My influences changed a lot when I was younger. I used to paint and draw these, how can I say, cave man drawings? But with the actions on the paper, I’d spend hours doing them. From those drawings I learned to paint black outline work with block colors to make the picture. At some point I was introduced to the art work of Jamie Lynn and Mike Parillo, and I also recall the work of Neil Blender, Jim Phillips, Mark Gonzales – being introduced to all their art in a sense really opened up how I looked at art and snowboarding.
Were you influenced by snowboard graphics?
Influenced for sure. I love art and snowboarding.As well as the Salasnek board, other standouts for me were Brushie’s graphics, Terje’s Norwegian sword, Dave Vincent’s A-Boards art and all the Lib graphics.
Snowboarding is obviously a newer sport than skateboarding or surfing, but do you think it has a strong creative art heritage?
In my eyes, shredding alone is an artform. You know, there are so many different styles, fashions and ways of expressing yourself. Just like art.
As for board graphics, I have mates who can pick out a shred-deck they remember from back in the day which bring back great memories of a time in their life, y’know? You’re not gonna get a dude saying “Shit that plain white graphic was insane, I so wish I had that one on my living room wall, it brings back so many fond memories”, are you? Folk like seeing things that are aesthetically pleasing.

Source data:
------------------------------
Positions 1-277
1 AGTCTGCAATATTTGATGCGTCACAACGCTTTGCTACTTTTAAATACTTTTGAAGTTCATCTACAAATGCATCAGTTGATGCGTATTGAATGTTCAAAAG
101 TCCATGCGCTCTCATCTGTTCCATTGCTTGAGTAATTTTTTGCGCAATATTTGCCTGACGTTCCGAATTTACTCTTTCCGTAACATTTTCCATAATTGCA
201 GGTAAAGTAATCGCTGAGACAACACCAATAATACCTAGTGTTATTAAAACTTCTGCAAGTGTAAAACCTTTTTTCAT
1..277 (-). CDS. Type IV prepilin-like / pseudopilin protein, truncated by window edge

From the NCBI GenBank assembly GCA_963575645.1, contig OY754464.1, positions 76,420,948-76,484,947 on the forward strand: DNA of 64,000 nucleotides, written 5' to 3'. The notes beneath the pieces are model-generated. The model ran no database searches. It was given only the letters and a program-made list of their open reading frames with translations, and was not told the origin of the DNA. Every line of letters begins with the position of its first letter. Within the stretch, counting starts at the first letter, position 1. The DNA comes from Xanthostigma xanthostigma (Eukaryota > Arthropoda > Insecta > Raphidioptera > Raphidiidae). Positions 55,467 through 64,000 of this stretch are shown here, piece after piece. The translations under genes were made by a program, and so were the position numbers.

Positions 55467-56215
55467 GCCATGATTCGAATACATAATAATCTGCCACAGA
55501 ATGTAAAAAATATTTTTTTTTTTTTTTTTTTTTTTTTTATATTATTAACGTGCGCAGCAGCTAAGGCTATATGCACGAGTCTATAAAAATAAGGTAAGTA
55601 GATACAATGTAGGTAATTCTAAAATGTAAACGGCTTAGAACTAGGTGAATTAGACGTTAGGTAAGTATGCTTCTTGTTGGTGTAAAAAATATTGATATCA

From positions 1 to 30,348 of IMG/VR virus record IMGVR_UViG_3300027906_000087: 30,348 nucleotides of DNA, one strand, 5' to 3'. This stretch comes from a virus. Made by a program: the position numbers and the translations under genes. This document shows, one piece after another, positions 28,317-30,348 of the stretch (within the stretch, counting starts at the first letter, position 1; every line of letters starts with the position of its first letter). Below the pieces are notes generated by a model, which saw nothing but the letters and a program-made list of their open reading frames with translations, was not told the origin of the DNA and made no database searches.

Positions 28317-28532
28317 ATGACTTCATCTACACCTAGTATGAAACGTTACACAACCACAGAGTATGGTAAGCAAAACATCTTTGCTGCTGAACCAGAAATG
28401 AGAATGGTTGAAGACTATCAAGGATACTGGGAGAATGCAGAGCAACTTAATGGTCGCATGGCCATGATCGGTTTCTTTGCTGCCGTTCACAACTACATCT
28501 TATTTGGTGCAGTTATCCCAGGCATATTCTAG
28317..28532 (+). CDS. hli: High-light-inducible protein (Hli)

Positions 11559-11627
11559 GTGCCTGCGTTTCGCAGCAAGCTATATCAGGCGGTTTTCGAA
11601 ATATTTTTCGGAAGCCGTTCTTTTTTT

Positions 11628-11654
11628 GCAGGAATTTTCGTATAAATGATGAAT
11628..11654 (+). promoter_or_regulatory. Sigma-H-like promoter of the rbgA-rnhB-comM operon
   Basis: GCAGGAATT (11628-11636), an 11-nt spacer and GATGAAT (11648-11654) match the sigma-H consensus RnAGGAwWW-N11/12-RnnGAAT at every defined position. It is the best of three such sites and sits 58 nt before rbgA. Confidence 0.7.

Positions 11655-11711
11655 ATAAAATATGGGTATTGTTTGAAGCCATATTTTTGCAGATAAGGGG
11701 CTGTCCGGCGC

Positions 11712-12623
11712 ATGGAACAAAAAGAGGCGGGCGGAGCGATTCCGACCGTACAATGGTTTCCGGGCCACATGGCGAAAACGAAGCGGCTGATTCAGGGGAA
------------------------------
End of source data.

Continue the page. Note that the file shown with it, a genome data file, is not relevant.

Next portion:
It’s the same deal as when you get a board and sticker it up. I know some guys who make it a proper military operation to make their board how they want it. People wouldn’t do that if art had nothing to do with snowboarding would they?
Maybe snowboarding doesn’t have the heritage that skateboarding and surfing does, but there are plenty of creative and artistic talents who come from our industry. Its only a matter of time before snowboard art does get its own recognition just like skate art has.
Are you into any other action sports? Do you surf? And are you into photography, film or sculpture?
Nah, seriously, I appreciate all kinds of creative outlets. But I don’t really have time or space in my life right now for anything else, and I like to put my all into to everything I do.
While you’ve always worked in various mediums – oil paint, spray paint, bitumen, collage element etc – some of your recent work has involved the use of a mixed media/collage style, and a great high gloss resin / lacquer finish. What was the thinking behind that?
I’m just mixing it up. I don’t wanna get burned out on one style. I wanna learn. Collage was something I looked at for a long time and didn’t quite get it, let alone understand it. I wasn’t saying it was shitty or anything, I just couldn’t see the deal with cutting up images and sticking them down with Pritt Stick. Then I realised that you can’t really knock it without trying it. So that’s what I did.
I learned that I really enjoy messing around with compositions and reproducing my own, but at the same time learned a lot more about composition and applying that to all aspects of my work. Its a lot different to the painting work I’m known for, but I don’t wanna be tarred with the same brush y’know? It’s funny, I’ve had some haters on the collage subject, and because I’ve changed certain aspects of my work, mainly from second handers that sit in the office all day doing the same shit day in day out.